musicality

  • How can I get my piano students to play musically?
  • Will they ever learn to truly perform rather than just play?
  • How can I help them to become more confident music readers?

These are some of the challenges that Alison Mathews has addressed in her new book “Doodles” published by Editions Musica Ferrum.

Aimed at beginners to around grade 3 (ABRSM), this chunky book contains 128 little pieces of 4-8 bars (measures) arranged in four difficulty levels.

Now the interesting part! Rather than name each piece, Mathews has provided a small picture, often an emoji, hence the title “Doodles,” which is meant to inspire a mood in the music student. She has also given lots of interesting directions like, “playfully – fish are chasing in the coral” or “fast and furious – what else could you do to make it sound stormy?” I love how at the centre of these short activities the emphasis is on performance. The pupil just simply can’t resist but will soon be inspired to create their own pieces. Watch out John Williams, we will all be writing shark music at this rate!

An interesting feature is the use of the same pieces at each level but with increased difficulty and technique. This a great way to help a student see how to develop a composition. I can see my pupils having lots of fun improvising with these pieces and using them as the basis of their own compositions. Young pupils love engaging their imagination, so this book will inspire them not only to be better readers of music but more importantly, to play with feeling and understanding.

Lots of different playing techniques are explored through the pieces and are an intrinsic part of each song. Legato, staccato, dynamics, tremolandi and glissandi are all represented. I’ve even picked up a tip for helping young pupils to play a glissando without hurting their fingers by using a roll of sellotape!

My only criticism is that there are no key signatures used. I’m very keen on introducing a sense of key very early in development but this is a “minor” grumble compared with the fantastic way that musicality is being taught here. Maybe this is an issue that could be addressed in later editions or subsequent volumes.

For its ability to inspire musicality in such a fun and engaging way, this book gets a big thumbs up from me.

To purchase the book, click here.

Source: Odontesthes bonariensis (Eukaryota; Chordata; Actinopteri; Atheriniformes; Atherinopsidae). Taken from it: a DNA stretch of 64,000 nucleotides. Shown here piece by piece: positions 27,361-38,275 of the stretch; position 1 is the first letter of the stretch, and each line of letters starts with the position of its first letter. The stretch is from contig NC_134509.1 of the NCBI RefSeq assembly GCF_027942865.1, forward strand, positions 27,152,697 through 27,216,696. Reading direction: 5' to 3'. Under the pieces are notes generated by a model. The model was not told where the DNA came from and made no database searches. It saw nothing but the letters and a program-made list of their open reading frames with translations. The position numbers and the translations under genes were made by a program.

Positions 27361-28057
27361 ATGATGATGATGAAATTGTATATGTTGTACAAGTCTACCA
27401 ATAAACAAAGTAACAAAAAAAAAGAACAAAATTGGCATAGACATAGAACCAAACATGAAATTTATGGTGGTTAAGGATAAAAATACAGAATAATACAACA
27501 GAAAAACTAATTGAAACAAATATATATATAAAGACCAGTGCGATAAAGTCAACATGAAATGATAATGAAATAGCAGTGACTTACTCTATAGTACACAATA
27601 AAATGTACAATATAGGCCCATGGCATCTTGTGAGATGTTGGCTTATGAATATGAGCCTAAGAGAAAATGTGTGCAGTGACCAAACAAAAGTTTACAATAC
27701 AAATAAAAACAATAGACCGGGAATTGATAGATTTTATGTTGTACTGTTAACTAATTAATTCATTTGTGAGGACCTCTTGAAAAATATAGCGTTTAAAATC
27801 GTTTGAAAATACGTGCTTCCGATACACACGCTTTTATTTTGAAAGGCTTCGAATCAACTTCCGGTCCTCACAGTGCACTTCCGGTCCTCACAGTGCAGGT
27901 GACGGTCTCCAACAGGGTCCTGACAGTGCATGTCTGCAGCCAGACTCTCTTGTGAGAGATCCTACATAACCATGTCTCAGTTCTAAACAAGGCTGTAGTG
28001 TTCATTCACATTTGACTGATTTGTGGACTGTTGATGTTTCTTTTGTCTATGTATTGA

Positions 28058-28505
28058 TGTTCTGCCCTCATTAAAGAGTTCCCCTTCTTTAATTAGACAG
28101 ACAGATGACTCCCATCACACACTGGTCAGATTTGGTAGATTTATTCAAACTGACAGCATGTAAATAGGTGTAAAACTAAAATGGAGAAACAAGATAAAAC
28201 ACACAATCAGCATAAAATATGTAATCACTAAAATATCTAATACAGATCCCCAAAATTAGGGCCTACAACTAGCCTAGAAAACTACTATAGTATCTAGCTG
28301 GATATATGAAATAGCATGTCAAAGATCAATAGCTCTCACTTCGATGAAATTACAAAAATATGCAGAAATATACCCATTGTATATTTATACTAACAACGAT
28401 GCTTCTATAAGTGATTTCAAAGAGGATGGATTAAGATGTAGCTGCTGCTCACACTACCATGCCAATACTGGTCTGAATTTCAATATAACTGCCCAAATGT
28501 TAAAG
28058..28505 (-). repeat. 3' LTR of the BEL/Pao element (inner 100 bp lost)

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LangPiano

I remember a parent once asking me: “Can you ask Jonny to brush his teeth regularly? He will listen to you!”

Sometimes a lesson is learnt better from someone less familiar.

For a couple of months I’ve been trying an idea with my students which has been very successful, maybe it might work for you and your pupils. Enter the masterclass video!

One of my adult students found an app called “Mastering the Piano with Lang Lang.” The app has three levels at the moment (more coming) each containing eight units of high-quality videos and music designed to help piano students improve their technique and musicality.

At the start of each lesson, I show my pupils one of these videos, working our way systematically through the app one video per week. The videos are only short, most less than a couple of minutes but Lang Lang, as well as being a fabulous musician and teacher, is friendly and entertaining. After the video has finished, I look for application in their pieces they are currently learning which helps to reinforce the specific concept under consideration.

Lang

Some of the practical topics are: playing faster, legato playing, staccato playing, dynamics, playing chords, posture, hand position, making mistakes, etc. What I love about the videos is that they can be understood by a beginner but also have value to the advanced student alike.

The results have been overwhelming! My students have loved his teaching, have listened and applied his advice and as a result, their technique and musicality has been greatly improved. I’m now looking at other apps and videos from masters of other genres that might be effective. Do you know of any good videos I could try? Please feel free to add a comment to the blog.

Isn’t it strange how “Jonny” listens to Lang Lang even though I’ve often been telling them similar things in the past! Maybe Lang Lang can bring out an app about brushing your teeth!

 

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